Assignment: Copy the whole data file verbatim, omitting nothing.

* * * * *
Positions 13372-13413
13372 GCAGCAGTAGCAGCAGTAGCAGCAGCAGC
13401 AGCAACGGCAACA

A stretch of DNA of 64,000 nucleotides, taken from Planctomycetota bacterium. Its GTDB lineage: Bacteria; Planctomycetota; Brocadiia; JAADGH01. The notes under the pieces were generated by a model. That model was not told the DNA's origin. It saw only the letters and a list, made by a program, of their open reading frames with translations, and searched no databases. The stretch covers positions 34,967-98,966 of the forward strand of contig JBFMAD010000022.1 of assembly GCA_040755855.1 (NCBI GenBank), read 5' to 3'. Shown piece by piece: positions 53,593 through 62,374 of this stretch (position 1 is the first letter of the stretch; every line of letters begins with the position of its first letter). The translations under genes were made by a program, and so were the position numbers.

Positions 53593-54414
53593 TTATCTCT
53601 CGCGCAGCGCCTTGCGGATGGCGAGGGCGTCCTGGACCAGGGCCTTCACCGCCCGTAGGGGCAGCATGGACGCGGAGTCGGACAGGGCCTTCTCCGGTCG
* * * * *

Positions 13372-13413
13372 GCAGCAGTAGCAGCAGTAGCAGCAGCAGC
13401 AGCAACGGCAACA

A stretch of DNA of 64,000 nucleotides, taken from Planctomycetota bacterium. Its GTDB lineage: Bacteria; Planctomycetota; Brocadiia; JAADGH01. The notes under the pieces were generated by a model. That model was not told the DNA's origin. It saw only the letters and a list, made by a program, of their open reading frames with translations, and searched no databases. The stretch covers positions 34,967-98,966 of the forward strand of contig JBFMAD010000022.1 of assembly GCA_040755855.1 (NCBI GenBank), read 5' to 3'. Shown piece by piece: positions 53,593 through 62,374 of this stretch (position 1 is the first letter of the stretch; every line of letters begins with the position of its first letter). The translations under genes were made by a program, and so were the position numbers.

Positions 53593-54414
53593 TTATCTCT
53601 CGCGCAGCGCCTTGCGGATGGCGAGGGCGTCCTGGACCAGGGCCTTCACCGCCCGTAGGGGCAGCATGGACGCGGAGTCGGACAGGGCCTTCTCCGGTCG